The problem of empty homes lying fallow on Bradford’s streets is one of the biggest obstacles in the path of the district achieving the target of providing enough housing for everyone who needs it.
Conversely, it is also the solution to stopping developers building on the green fields that give much of the area such a beautiful aspect.
Now, however, it seems great strides are being made into chipping into the problem, and helping to create the right sort of homes for those who need them in the Bradford district.
It has long been the contention of the Telegraph & Argus that rather than selling off swathes of beautiful countryside so that developers can build expensive executive homes that command top prices, more should be done to utilise post-industrial brownfield sites and existing empty homes.
Properties left abandoned or derelict, either by owners who are just sitting on them or because they have fallen into structural disrepair, are unsightly and attract the unwanted attention of vandals, vagrants and vermin.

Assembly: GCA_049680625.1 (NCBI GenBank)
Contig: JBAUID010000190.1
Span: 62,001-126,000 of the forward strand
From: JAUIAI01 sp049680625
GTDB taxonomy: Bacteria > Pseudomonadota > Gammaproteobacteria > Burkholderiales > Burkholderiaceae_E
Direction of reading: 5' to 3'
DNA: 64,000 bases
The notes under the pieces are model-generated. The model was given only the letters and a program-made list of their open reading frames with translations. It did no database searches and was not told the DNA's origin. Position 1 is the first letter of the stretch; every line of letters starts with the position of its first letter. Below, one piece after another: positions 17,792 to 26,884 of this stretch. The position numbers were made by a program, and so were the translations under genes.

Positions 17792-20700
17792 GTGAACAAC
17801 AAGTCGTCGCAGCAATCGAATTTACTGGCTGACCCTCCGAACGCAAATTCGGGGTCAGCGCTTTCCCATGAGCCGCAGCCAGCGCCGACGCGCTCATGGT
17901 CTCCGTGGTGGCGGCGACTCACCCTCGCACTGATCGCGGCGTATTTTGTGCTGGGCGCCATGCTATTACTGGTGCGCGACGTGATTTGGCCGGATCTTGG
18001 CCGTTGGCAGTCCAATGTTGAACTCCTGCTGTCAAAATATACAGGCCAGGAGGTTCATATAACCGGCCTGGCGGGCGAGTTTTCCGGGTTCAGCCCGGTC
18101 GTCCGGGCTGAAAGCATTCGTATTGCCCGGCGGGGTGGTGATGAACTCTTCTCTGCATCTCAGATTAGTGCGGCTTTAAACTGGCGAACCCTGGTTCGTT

But it seems that Bradford Council’s policy of targeting houses which have stood empty for more than six months is reaping dividends, as their policy of tracking down the owners and helping them to either bring the homes back into use, put them in the hands of housing associations, or compulsorily purchase them as a last resort has seen a marked improvement.
At the latest tally there were 3,953 homes in the district that had been empty for more than six months – a little more than half the figure five years ago. If Bradford Council can build on this performance and wipe out the rest of the problem, it will go a long way to helping solve the district’s housing need and preserve green fields for everyone else.